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The Corvallis-to-Lincoln Multiplier is Working in Recruiting
Photo Credit: Paul Bellinger

The Corvallis-to-Lincoln Multiplier is Working in Recruiting

June 18, 2017

Nebraska landed one of the most highly touted wide receivers in the 2018 class on Sunday with the verbal commitment of 4-star wide receiver Joshua Moore. The Huskers’ 2018 class currently sits at 11 with seven 4-star players and is kicking around in the top 10 in most of the team recruiting rankings.

Here are three quick thoughts on what Moore’s commitment says about Nebraska’s recruiting.

1. The Oregon State Effect Might be Showing up in Recruiting

Feels a little silly to restate this, but when Mike Riley was hired at Nebraska the bet was that a coach who had won at a decent rate at Oregon State would win at a better rate at a better football destination. Jury’s still out on that, but we might be seeing that exact scenario unfold as intended with recruiting. If Riley could recruit to Oregon State, what could he do at a place like Nebraska? Moore’s commitment is yet more proof that the belief in Nebraska’s attractiveness to prospective players matters. That may seem like an obvious point, but it runs counter to the national narrative. Any time you hear the “the Nebraska job” mentioned it isn’t long before “the recruiting challenges” follow. But what if, coming from Corvallis, Oregon, you don’t see challenges, only upside? The results so far, especially in this class but also the two before it, have been promising.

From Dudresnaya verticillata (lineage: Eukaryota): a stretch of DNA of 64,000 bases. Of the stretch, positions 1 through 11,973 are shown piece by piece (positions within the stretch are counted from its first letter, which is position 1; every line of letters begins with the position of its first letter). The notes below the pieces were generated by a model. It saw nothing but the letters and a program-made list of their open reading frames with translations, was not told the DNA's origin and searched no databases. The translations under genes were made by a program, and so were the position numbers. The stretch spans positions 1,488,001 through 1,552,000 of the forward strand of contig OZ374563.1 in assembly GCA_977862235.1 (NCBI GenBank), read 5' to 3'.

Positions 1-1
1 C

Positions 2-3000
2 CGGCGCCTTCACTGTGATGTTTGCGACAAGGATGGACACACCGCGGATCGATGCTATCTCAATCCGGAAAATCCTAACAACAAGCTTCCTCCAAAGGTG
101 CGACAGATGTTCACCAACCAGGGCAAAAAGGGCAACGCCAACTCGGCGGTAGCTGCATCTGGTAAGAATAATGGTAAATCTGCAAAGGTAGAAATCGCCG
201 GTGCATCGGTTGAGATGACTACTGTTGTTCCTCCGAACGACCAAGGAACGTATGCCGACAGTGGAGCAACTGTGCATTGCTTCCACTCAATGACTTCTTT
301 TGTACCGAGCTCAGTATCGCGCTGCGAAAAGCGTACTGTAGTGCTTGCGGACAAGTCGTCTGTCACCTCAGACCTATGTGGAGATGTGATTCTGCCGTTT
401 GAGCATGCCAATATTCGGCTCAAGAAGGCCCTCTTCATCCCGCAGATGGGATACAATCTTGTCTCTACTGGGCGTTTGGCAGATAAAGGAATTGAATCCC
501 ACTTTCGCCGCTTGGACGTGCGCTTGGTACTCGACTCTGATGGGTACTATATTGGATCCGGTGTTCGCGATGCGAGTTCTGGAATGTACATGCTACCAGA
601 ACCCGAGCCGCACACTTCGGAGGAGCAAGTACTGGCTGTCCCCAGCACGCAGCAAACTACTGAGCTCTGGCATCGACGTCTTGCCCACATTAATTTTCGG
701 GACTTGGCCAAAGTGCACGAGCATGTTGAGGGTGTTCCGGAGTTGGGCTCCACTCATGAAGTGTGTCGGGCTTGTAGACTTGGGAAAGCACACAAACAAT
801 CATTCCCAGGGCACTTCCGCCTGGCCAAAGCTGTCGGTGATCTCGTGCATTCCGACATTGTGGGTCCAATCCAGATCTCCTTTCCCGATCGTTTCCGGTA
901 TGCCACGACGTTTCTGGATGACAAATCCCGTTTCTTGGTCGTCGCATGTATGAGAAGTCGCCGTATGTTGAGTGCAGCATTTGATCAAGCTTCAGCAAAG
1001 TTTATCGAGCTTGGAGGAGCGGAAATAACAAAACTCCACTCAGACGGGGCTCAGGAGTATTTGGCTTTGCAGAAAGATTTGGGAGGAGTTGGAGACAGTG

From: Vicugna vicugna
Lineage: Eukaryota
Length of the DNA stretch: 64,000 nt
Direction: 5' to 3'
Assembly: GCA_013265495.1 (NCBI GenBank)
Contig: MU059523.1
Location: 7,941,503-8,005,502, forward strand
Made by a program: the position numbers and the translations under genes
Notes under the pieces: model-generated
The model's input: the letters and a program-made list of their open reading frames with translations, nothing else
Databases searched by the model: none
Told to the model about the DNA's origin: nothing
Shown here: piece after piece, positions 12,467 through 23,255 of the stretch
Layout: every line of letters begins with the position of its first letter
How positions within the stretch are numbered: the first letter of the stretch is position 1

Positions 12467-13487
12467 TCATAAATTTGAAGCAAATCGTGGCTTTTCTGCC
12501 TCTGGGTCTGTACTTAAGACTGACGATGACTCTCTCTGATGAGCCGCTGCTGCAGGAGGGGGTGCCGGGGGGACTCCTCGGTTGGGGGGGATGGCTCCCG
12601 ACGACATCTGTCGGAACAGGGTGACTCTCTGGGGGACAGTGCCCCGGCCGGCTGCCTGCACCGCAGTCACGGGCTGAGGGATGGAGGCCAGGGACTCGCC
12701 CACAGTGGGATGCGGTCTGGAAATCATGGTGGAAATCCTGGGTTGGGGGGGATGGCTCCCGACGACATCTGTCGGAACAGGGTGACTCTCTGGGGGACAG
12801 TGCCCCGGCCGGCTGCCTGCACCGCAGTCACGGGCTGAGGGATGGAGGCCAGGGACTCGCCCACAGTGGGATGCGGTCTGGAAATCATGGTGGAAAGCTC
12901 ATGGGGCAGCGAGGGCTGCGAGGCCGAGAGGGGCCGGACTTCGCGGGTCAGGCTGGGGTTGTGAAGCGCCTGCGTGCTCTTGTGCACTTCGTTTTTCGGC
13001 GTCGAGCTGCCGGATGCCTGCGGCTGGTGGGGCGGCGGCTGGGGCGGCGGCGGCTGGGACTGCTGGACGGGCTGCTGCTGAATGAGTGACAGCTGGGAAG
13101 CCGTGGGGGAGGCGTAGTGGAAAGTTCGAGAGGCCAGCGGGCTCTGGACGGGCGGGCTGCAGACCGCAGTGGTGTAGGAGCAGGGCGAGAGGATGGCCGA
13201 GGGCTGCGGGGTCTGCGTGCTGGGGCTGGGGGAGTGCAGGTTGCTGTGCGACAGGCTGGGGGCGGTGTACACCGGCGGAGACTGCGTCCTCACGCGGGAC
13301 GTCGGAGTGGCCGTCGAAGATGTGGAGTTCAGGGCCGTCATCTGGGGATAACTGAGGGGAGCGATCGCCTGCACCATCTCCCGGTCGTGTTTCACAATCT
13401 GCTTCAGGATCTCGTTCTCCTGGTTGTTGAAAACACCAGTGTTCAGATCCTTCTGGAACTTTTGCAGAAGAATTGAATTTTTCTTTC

2. Buckle Up

Nebraska gets its share of high-profile recruits, but the density of talented players in this class is a step beyond where the Huskers have been in the past. It’s not every day Nebraska beats out 50-plus schools for a prospect from a recruiting hotbed. It’s a rare occurrence for 95 percent of the schools out there. That’s worth celebrating for Husker fans today, but the recruitment of Moore won’t stop here. And with players as hotly pursued as Moore is, the potential for a more dramatic ride to signing day is elevated. That’s a risk most coaches are willing to take if the reward is a better talent level. To win the race, you have to be in it, but it’s not over yet.

3. Take Screenshots of the Class Rankings Now

The Huskers are expected to take 15 players in the 2018 class and already have 11 verbally committed. That puts something of a cap on how highly this class can rank based on the way those rankings are calculated. The highest a class with 15 or fewer signees has ranked in the 247 Composite rankings since Nebraska joined the Big Ten is 13th when USC signed 13 players (four 5-stars, eight 4-stars) in 2013. Last year, Stanford finished 14th with a 14-player class (three 5-stars, six 4-stars). Those are outliers and also crazy good classes. In 2012 and 2016, no class with 15 or fewer signees ranked in the top 50. In 2014 and 2015 the top-ranked classes were Northwestern (47th, 15 signees) and Michigan (37th, 14 signees) respectively. Nebraska’s class is currently better than either of those two, but it’s worth keeping in mind when we come to February and what was once a top-10 class maybe ranks outside the top-20. That doesn’t change the overall quality of the class, of course, but judging these things on the only means of measurement we have is sort of the nature of the beast.

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